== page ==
University of Wisconsin-Milwaukee
Employment and Training Institute

Brief Summary

Profile of Central City Milwaukee Labor Force Participants: Fall 1993 Household Survey

by Lois M. Quinn and Linda Hawkins, Employment and Training Institute and Social Science Research Facility, University of Wisconsin-Milwaukee, February 1994

Adults in 487 Milwaukee households were interviewed in late Fall of 1993 to solicit information on central city residents employed or seeking jobs, the education and training background of workers and job seekers, perceived barriers to employment, and the availability of health insurance for Milwaukee families. The survey was designed by the Employment and Training Institute for a partnership project with the City of Milwaukee Fair Housing and Employment Commission, Department of City Development, Milwaukee Area Technical College, Milwaukee Metropolitan Sewerage District, and the Private Industry Council of Milwaukee County. Interviews were conducted by the University of Wisconsin-Milwaukee Social Science Research Facility of households in the City of Milwaukee Community Development Block Grant target areas.

  • The labor force status of central city residents, rather than a fixed condition of permanent employment or unemployment, represents a highly fluid situation. About a fourth of employed men and women (ages 18-59) were working in temporary or part-time jobs.
  • The survey found a high proportion of central city adults (aged 18-59) looking for work or seeking to improve their employment status. One out of every three men and women in the labor force reported that they were looking for a job. This included unemployed men and women (45 percent of all job seekers), workers in temporary or part-time jobs (24 percent of job seekers), and workers with full-time permanent jobs (31 percent of job seekers). Desire for better pay, advancement, more hours and better working conditions were cited by employed Milwaukee residents seeking new jobs.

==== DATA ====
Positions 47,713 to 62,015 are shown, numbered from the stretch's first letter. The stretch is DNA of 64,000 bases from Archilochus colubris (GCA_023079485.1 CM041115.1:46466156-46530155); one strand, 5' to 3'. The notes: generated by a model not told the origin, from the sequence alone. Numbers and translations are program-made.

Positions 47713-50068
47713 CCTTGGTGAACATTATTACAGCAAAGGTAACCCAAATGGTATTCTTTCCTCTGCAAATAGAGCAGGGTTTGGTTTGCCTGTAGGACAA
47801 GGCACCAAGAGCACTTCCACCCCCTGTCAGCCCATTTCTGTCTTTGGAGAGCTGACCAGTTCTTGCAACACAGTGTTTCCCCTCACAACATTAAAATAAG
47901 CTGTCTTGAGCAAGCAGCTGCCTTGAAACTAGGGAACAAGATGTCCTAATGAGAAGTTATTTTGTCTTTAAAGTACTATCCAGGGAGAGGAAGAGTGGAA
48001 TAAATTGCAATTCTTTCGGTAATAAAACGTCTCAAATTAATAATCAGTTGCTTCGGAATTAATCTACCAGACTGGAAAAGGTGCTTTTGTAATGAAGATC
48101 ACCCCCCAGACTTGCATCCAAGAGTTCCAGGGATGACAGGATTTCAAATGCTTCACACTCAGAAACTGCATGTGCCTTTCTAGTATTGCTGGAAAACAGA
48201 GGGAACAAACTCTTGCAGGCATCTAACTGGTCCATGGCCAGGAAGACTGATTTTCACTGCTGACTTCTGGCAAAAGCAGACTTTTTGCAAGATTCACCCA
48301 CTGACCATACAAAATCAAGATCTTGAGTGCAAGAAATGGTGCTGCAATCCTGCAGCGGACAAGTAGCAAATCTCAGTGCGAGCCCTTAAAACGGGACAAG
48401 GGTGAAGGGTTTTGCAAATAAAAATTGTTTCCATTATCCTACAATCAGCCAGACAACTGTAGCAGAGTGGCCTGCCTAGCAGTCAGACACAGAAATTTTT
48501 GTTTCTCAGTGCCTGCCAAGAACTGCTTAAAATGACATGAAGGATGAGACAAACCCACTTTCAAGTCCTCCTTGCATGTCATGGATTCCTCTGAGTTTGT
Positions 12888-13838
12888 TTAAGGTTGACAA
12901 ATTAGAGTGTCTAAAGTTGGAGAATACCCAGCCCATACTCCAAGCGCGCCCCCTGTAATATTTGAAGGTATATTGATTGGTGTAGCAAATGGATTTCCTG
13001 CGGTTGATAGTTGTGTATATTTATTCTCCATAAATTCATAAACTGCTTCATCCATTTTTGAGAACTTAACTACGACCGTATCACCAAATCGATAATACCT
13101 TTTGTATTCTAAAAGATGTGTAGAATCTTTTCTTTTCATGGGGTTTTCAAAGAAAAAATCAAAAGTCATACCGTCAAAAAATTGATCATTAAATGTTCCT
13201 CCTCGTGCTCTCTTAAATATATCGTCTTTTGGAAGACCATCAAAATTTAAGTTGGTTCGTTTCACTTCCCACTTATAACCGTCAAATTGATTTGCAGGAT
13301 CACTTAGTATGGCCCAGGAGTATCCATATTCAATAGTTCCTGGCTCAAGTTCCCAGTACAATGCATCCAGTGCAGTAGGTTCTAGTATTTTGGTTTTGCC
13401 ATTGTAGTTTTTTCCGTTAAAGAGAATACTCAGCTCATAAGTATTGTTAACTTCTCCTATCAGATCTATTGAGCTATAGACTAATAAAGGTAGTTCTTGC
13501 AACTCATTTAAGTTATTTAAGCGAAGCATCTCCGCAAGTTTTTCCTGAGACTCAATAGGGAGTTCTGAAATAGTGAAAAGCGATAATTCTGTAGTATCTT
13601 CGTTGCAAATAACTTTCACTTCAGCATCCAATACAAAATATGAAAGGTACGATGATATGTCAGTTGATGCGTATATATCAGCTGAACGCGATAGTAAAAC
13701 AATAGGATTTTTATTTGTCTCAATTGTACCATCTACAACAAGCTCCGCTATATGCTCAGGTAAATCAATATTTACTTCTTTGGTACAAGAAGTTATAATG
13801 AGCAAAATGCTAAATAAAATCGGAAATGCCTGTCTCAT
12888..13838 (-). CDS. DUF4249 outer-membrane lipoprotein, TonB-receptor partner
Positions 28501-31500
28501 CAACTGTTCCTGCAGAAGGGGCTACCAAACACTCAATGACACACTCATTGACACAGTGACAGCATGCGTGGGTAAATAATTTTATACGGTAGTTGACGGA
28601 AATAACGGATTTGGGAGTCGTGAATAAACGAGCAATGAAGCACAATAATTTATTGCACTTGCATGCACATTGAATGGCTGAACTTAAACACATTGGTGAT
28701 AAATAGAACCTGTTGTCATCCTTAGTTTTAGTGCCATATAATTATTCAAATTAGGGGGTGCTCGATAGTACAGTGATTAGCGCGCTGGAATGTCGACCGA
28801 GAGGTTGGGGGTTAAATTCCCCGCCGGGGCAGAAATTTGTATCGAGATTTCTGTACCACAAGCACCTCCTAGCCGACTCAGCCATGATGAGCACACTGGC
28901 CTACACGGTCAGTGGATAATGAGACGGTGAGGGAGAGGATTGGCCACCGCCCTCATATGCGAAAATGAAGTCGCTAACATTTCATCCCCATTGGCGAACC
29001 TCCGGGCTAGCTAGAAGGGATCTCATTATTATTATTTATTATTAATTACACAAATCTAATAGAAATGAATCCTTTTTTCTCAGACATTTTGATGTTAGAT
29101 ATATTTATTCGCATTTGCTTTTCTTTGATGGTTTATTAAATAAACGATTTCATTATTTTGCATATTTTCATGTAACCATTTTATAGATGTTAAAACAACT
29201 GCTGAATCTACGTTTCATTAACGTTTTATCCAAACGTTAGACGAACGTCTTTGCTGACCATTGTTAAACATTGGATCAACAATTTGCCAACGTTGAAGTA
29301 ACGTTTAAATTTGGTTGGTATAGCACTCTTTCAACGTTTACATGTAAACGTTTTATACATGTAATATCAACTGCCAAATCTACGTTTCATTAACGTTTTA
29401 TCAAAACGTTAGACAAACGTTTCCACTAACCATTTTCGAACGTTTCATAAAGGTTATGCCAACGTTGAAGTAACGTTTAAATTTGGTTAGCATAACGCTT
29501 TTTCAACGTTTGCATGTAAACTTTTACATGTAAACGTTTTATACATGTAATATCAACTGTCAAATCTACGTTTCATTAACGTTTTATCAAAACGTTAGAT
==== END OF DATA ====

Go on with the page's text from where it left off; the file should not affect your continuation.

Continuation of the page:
• In spite of their increased employment experience, central city men did not show greater stability in employment as they moved into middle-age. The highest proportion of central city men employed in full-time permanent jobs were in their thirties, with employment rates declining for men in their forties and dropping sharply for men in their fifties and sixties. Women were most likely to be employed in full-time permanent jobs in their forties at the end of their child- bearing years.
  • Over half of unemployed men and women who were looking for work did not, or could not, identify any education or training assets to help them in looking for a job. A majority of employed job seekers cited on-the-job experience, post-secondary technical training or college education as assets.
  • To address whether transportation was a barrier to employment for central city Milwaukee residents, adults were asked whether they had a car and a valid state driver's license. Eighty percent of employed persons had a car, while only 43 percent of unemployed persons who were interested in working had a car. Additionally, only 47 percent of unemployed persons (aged 18 to 59) interested in working had a valid Wisconsin driver's license.
  • At the request of City of Milwaukee officials, all persons looking for employment or for a different job were asked whether they were interested in construction work. The interest in construction cut across racial and gender lines and was particularly strong among minority men and women. Eighty-three percent of minority male job seekers and 62 percent of minority female job seekers indicated an interest in construction jobs.
  • Health insurance is a critical employment benefit for many Milwaukee families. Employers covered half of central city households with at least some insurance. Eighty-three percent of adults and children were covered by health insurance in households where the adult surveyed worked full-time at a permanent job. Only 77 percent of household members had health insurance in homes where the respondent worked part-time or in a temporary job. Fifty- four percent of residents were covered by health insurance (including medicaid) in non-elderly households where no one was in the labor force.


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